We know now that President Obama wasn’t exactly right when he said that when Obamacare debuts, “If you like your insurance plan you will keep it. No one will be able to take that away from you.” This month many Americans began getting letters from their insurer informing them that plans were being cancelled because they do not meet the minimum coverage standards mandated by the Affordable Care Act. Naturally, these letters shocked many of their recipients, and drew accusations of deception from the right.
A more important question than whether Obama lied is what will really happen to the people getting the letters. Many are worried that they’ll now be forced to pay more for coverage they don’t need. There are three things to unpack here: how many people will lose their current policies, how much they’ll pay for their new plans and whether they need insurance that meets the new minimum requirements at all.
The first question is the simplest to answer. It turns out that only 3 percent of the population may pay higher premiums for new insurance policies. That’s according to numbers that Jonathan Gruber, an economist at MIT who helped to design Romneycare and Obamacare, broke down for Ryan Lizza yesterday.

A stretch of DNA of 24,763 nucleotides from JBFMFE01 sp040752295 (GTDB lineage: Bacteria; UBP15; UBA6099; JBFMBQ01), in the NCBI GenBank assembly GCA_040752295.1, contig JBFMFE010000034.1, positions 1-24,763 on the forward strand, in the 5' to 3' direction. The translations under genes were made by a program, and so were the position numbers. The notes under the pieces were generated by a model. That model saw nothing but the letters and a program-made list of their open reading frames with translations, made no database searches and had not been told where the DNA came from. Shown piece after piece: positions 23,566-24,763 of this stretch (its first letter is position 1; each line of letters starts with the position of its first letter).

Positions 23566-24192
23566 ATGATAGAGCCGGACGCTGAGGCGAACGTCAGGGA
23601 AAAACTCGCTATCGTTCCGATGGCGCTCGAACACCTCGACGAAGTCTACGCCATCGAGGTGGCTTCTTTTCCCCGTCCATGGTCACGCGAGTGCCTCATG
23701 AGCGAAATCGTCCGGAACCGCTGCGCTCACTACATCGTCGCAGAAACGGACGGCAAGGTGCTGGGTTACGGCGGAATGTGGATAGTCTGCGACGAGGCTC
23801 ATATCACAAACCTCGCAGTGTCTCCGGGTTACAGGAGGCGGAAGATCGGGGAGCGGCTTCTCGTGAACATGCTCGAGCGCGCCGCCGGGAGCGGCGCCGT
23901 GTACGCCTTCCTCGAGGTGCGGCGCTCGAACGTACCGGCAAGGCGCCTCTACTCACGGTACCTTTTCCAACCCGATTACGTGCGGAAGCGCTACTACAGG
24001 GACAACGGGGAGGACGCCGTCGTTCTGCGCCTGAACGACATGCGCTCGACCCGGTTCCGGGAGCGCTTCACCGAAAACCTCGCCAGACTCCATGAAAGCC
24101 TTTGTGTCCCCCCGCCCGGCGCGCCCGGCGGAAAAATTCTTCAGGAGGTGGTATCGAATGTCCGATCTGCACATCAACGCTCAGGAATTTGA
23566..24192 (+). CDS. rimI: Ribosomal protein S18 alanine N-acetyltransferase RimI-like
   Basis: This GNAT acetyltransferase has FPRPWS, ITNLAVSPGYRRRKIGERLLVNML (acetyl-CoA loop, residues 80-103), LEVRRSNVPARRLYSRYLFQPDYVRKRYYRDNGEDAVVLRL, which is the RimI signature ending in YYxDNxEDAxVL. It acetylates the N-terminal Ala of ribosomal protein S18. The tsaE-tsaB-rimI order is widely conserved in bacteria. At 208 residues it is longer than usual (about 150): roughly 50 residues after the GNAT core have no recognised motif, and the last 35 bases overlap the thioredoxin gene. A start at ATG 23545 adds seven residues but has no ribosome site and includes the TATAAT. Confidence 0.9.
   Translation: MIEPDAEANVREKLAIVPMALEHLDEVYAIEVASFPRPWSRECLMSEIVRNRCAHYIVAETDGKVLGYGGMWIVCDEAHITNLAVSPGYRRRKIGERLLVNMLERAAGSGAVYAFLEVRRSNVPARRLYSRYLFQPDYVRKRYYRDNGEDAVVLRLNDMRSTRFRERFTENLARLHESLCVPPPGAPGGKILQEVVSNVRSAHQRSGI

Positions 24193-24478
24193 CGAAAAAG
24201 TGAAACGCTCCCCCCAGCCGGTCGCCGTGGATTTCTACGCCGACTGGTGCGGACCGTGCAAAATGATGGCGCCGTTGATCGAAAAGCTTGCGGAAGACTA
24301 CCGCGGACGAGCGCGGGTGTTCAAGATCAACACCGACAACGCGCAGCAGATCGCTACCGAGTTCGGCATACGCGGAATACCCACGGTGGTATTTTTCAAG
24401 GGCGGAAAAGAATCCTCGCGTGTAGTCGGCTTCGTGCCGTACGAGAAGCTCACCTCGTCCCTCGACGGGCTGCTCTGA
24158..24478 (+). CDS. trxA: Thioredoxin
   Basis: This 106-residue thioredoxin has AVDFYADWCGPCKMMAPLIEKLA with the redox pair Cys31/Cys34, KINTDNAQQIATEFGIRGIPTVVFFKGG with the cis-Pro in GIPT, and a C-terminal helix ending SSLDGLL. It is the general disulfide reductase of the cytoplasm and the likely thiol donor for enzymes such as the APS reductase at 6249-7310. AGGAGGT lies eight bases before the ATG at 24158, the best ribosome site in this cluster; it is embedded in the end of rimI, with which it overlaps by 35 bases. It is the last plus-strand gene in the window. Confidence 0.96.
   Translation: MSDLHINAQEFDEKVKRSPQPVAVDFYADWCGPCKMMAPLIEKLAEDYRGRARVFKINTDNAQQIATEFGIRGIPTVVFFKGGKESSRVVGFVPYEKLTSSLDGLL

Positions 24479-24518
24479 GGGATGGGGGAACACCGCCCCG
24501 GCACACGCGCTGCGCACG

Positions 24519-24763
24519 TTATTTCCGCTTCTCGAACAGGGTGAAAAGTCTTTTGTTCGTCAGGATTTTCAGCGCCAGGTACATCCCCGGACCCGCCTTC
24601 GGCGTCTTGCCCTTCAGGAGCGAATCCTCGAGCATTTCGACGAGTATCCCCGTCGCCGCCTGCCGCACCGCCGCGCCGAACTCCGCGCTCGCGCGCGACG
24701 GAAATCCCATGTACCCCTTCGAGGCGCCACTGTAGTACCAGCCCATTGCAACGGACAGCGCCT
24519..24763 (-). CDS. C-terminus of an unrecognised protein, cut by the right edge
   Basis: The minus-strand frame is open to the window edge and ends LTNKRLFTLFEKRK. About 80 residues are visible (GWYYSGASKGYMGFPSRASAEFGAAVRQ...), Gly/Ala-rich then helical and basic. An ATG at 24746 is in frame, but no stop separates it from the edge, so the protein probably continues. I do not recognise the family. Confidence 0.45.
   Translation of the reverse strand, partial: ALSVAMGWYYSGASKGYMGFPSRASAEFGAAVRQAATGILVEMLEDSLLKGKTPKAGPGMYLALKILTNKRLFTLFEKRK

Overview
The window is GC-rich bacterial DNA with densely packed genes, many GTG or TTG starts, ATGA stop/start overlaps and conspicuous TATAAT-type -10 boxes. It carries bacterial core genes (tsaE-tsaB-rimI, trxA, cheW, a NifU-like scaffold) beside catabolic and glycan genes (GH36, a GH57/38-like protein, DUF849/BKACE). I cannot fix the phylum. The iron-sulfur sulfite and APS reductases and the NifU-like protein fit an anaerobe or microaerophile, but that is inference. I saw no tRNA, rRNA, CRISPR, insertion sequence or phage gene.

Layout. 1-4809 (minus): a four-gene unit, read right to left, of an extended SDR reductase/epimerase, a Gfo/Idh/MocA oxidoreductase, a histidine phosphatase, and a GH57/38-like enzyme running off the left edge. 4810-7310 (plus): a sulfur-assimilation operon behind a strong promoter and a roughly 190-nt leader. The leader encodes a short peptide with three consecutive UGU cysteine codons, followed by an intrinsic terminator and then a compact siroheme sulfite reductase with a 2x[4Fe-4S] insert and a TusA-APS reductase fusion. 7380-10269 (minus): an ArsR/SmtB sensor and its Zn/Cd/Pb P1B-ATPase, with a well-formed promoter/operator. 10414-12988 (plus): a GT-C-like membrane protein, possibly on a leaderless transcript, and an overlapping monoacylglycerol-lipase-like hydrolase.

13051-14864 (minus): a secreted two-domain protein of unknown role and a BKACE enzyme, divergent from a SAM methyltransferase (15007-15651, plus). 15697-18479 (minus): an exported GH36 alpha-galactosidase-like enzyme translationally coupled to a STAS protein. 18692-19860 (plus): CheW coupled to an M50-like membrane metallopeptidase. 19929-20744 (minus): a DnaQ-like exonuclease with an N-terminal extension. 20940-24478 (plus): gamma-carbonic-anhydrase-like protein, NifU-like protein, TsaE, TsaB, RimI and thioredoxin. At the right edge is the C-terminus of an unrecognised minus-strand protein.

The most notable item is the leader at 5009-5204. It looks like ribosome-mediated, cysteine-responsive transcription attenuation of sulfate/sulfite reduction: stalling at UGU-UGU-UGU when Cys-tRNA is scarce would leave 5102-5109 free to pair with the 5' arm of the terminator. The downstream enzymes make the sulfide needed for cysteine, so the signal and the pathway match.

Source: Justin Wolfers
Here’s how the math works: the “winners” are the 14 percent of people who are currently uninsured and should gain coverage because of the healthcare law. (This figure depends in part on how many states expand Medicaid, and leaves out the 11 million undocumented immigrants excluded from the ACA’s provisions.) For another 80 percent of Americans, who have insurance through their employer or through Medicaid, Medicare or the VA, little will change. That leaves those who purchase their own insurance on the private market, about 6 percent of the population. Gruber estimates that half of those people will be able to purchase new plans so similar to their current policies that the change will amount to “relabeling,” effectively.
We end up with 3 percent compelled to buy significantly different coverage. At this point it’s impossible to say exactly how many will pay higher premiums for those new plans or how significant their rate hikes will be. Many of the people receiving cancellation letters likely chose inexpensive insurance because of financial constraints, and so may be eligible for subsidies.
Still, there will undoubtedly be people who will pay more, and many of them will be mad about it—like David Frum, who says that he will fork over an extra $200 a month for a worse policy, because of the way the law pools risk. “Presumably somewhere there is a DC resident who smokes or who has some pre-existing condition who will receive a corresponding $200 a month windfall,” Frum wrote earlier this week.